Our contributors lead reading workshops in classrooms with creative flair. Over the past 12 years, we've filled our site with loads of suggestions, tools, and tips for using engaging books throughout the curriculum to hook kids on reading. Here is where you will find many stories of successful and not-so-successful workshop days, and what we learned from them. We bring these stories to life through hundreds of video examples.
The choice between whole-class novels or independent reading can be a false one in many middle school classrooms. Katie Doherty’s sixth graders discuss their reading together of a novel in verse, and Katie explains how some shared whole-class texts can support independent reading.
A heavy sigh from a student is a cue to Shari Frost that he has heard the same Martin Luther King picture book biography one too many times in February. She shares her top picture book picks for expanding children’s awareness of black history all year long.
“I read 35 pages!” An elated student deflates Bitsy Parks in her first-grade classroom. By mid-fall she is alarmed at the responses of students to their reading in the whole-group share—they are all about quantity, with no thinking or reflection. She uses modeling and careful questioning to foster more thoughtful reader response.
Christy Rush-Levine integrates reading responses into her preparation for reading conferences, and then uses the responses as a tool to build goals and insights within the conference.
Christy Ruth-Levine confers with Edith, who is tracking character changes in the novel Room.
Franki Sibberson finds teaching students to annotate while reading is one of the best ways to promote ongoing reflective response in her fifth-grade classroom. She shares how she starts teaching annotation skills early in the year.
Matt Renwick encourages you to ask a few critical questions before you adopt the 40-Book Challenge or any other activity with a number for a goal you’re going to be tied to all year long in your classroom.
“How do you know what level they have selected?” a visitor asks Bitsy Parks as she observes during a first-grade independent reading period. “I don’t,” Bitsy responds, and explains why it is a beautiful thing.
Shari Frost helps a teacher who has guided reading groups that have run amok, and discovers that the real culprit is a lack of time for reading and writing in the literacy block.
Tara Smith covers all the basics of how to get organized in middle school for the first days of literacy workshops.
Bitsy Parks uses reading share time early in the year to describe and summarize the work in two conferences to help students learn how conferring, independent reading time, and strategy practice work. One of the books used in a conference is from a recent read aloud.
Franki Sibberson explains how she watches students closely and adjusts her library based on what she sees all year long.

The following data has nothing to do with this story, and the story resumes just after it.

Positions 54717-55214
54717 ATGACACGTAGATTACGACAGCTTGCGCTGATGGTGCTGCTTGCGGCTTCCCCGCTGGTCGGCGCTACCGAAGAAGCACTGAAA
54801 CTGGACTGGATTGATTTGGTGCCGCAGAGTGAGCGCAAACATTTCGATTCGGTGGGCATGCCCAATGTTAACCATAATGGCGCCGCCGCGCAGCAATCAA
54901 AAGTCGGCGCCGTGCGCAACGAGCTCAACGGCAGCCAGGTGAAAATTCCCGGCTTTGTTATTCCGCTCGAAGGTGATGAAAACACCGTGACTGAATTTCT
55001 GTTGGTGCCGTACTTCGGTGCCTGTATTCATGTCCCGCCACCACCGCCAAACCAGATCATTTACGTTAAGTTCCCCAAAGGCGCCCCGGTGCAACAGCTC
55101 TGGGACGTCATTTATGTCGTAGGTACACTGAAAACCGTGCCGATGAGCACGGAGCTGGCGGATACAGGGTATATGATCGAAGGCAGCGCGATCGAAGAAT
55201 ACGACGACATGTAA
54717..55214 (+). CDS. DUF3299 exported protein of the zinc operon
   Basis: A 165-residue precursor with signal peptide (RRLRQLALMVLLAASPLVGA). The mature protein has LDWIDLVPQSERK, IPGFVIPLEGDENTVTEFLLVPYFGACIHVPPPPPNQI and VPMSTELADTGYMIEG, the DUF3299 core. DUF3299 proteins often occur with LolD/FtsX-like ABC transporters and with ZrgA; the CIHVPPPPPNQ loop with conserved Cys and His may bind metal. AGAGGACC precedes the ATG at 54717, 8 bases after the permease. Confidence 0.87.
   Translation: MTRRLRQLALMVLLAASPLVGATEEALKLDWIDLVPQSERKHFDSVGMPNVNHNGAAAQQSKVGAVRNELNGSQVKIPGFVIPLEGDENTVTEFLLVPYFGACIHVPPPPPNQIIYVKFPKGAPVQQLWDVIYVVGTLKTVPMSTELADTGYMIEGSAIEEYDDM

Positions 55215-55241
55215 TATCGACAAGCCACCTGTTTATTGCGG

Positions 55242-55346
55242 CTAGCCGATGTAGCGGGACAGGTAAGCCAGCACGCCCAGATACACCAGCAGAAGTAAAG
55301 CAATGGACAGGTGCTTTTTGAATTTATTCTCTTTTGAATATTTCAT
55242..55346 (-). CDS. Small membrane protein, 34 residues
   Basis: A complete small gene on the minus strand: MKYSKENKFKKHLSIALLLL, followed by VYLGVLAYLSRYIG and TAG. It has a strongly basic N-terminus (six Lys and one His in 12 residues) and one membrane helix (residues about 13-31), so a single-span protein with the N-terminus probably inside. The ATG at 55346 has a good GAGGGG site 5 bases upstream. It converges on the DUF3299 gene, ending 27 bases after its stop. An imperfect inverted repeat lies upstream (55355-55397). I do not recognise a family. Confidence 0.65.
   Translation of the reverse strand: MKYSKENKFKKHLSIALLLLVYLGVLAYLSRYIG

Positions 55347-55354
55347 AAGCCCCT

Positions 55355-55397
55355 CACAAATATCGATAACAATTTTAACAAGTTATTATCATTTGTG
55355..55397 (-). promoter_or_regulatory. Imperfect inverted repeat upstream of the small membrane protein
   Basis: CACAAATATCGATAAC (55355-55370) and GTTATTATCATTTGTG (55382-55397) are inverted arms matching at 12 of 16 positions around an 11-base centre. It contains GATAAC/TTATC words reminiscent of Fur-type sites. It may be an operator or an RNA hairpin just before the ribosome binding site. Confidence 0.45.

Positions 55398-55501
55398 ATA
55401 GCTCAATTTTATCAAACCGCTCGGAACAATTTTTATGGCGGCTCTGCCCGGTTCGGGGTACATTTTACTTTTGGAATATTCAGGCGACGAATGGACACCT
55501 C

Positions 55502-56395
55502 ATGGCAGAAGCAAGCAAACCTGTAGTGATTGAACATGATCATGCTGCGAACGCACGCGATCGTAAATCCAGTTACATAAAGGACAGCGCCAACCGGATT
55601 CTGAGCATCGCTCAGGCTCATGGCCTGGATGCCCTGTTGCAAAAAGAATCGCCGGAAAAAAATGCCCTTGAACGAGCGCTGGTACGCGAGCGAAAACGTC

Katherine Sokolowski builds interest in a new book in the classroom library through a book talk on Wish Girl.
Christy Rush-Levine writes about the push and pull of wanting to put books into students’ hands, and needing at the same time to give them room to explore the classroom library.
Gretchen Schroeder finds new routines in her high school workshop means letting go of old expectations.
Katrina Edwards demonstrates a read and think check-in from her first-grade classroom.
It’s not an invitation if students are required to accept it. Franki Sibberson explains how engagement depends upon true choice and lots of options in her fifth-grade classroom.
From length to heart, Tara Smith provides seven criteria for selecting the first read aloud of the year that can engage students right from the start.
Fifth grader Orion uses sticky notes to make questions and predictions at the end of each chapter.
Reagan, a fifth grader in Franki Sibberson's class, explains how she uses sticky notes to flag examples of writer's craft she could use in her own writing.
We continue our video series from Franki Sibberson's class of fifth graders explaining how they take notes while reading. Sarah marks important elements early in the mystery she is reading, so she can easily refer to them later.
Christy Rush-Levine confers with Jadev about how the title of a book often gives clues to its theme.
Christy Rush-Levine moves from emphasizing theme to teaching strategies for understanding text, and finds it’s a much better way to get her eighth graders to grapple with theme in natural, organic ways.
Tara Smith shares many strategies for helping her sixth graders get to the heart of understanding themes in literature.
Comic books and graphic novels are genres tweens adore, but teachers sometimes struggle to embrace. Ruth Shagoury creates a booklist with engaging books in the genre any teacher would enjoy.
Tre uses lots of sticky notes to sort through and keep track of characters in a book with a whole classroom full of personalities.
What do student notes from independent reading look like when students have free choice? In this video series, fifth graders from Franki Sibberson's class explain their notetaking strategies. We start with Ally, who tries out two different strategies to figure out which one will help her the most.
In this week's video, Aimee Buckner has a quick conference with a fourth grader about ways to solve a dilemma — how to figure out the setting in a historical fiction novel when there are no pictures.
Tara Smith finds her sixth graders love historical fiction, but they often lack the background knowledge to understand texts fully. She launches her historical fiction unit with a careful mix of discussion, anchor charts, and shared texts.
Get full access to all Choice Literacy article content
Get full access to all Choice Literacy video content
Receive member-only discounts on books, DVDs and more